- 1 roll micropore – ½ inch or 1 inch or Vetwrap for taping wings
- 1 roll sticky taped used for taping snapping beaks when examining birds
- 1 bottle of saline/sodium chloride for use on open wounds.
Special Note: Avoid the use of antiseptic cream or ointment, as they can contaminate the feathers and cause excessive preening or self-mutilation
Treating An Injured Bird FAQs
How to help an injured bird
Helping an injured bird is about ensuring they feel safe and taken care of. The most important first steps when helping an injured bird are removing them from a situation that could cause them further harm, stopping any bleeding and treating them for shock.
What are the symptoms of a bird in shock?
If you have found an injured bird and suspect they are still in shock, there are a few symptoms you can look out for. Typically, birds in shock will have irregular breathing patterns, ruffled feathers and appear weak or unresponsive.
Should I give an injured bird water?
Never squirt water down a bird’s throat. This may result in the bird inhaling the liquid into the lungs. Use an eyedropper placed near the side of the bird’s mouth and let the bird swallow the drops slowly. Don’t put a new bird with birds that you may already have caged – disease is easily transmitted. If you have a sick bird, keep them isolated and clean the cage thoroughly with disinfectant after use. Always wash your hands after handling a bird and before you handle another bird.
What to do with an injured bird in my yard
If you find an injured bird in your yard it is important to keep them away from any animals that could harm them and if you can, bring them inside. From there you should stop any bleeding and examine the bird for additional injuries. If you can, wrap them in a warm towel to offset the shock and place them in a well ventilated box. After this you can contact your vet or nearest animal emergency hospital to inform them of the bird’s condition, should it be badly injured and need additional assistance.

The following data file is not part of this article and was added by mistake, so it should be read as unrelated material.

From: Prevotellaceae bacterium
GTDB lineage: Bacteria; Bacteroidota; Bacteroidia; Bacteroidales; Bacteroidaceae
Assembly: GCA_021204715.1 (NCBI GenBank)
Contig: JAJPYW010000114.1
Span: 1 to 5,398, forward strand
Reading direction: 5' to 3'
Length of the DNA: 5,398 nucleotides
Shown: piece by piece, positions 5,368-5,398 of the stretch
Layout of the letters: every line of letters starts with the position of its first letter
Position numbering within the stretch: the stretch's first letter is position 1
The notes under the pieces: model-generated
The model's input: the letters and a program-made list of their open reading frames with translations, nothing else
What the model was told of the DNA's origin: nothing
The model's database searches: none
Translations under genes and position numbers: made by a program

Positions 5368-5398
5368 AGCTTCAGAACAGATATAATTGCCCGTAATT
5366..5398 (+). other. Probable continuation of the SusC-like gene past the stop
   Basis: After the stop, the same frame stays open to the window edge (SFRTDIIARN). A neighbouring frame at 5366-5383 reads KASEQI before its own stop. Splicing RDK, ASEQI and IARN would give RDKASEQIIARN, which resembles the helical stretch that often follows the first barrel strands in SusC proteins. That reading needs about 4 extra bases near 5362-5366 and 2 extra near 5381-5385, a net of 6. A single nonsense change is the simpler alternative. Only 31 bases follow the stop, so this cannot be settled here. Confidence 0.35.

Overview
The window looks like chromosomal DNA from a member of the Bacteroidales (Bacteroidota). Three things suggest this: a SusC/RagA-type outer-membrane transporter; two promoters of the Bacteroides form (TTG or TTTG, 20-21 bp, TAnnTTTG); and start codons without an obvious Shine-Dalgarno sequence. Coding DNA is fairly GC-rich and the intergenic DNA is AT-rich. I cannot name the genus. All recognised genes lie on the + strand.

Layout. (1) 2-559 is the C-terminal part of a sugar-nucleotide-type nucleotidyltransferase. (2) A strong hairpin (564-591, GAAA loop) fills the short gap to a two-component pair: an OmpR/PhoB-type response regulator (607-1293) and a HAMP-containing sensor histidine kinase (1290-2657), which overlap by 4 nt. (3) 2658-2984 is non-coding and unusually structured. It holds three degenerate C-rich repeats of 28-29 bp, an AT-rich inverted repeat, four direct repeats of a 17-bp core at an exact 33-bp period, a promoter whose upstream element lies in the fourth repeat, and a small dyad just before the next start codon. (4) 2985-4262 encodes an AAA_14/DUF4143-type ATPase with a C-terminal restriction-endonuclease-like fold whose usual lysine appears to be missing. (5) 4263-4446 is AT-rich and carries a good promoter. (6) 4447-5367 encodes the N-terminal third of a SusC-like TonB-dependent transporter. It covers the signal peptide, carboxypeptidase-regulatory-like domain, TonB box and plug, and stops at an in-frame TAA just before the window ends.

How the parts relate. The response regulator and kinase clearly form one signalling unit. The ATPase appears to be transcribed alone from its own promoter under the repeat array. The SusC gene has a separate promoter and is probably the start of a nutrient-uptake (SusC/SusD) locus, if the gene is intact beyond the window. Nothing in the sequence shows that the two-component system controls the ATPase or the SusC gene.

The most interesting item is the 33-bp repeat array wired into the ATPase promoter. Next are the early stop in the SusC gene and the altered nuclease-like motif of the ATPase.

What to do with an injured baby bird
Similar to if you find any injured bird, you should be careful with the baby bird and if you can, bring it inside out of harm’s way. Try to minimise the noise around it and keep it away from children and pets. Assess the baby bird for any bleeding or obvious injuries, stop the bleeding if there is some, then wrap the baby bird in a warm towel and place them in a ventilated box out of harm’s way. After this, call your local vet or animal emergency hospital for further assistance on helping the bird.
Who can help an injured bird?
Although vets are always the preferred care provider for injured wild animals due to their expertise and resources, anyone can help an injured bird in the early stages of their care provided they understand how to help. Keep the bird calm, be sure to stop any bleeding and then keep them comfortable as you contact a nearby vet or animal hospital depending on the severity of their injuries.
Can I take an injured bird to the vet?
If you are unsure if your local vet can treat an injured bird, we recommend calling the vet prior to transporting the bird, to ensure they are best suited to treat the injured bird.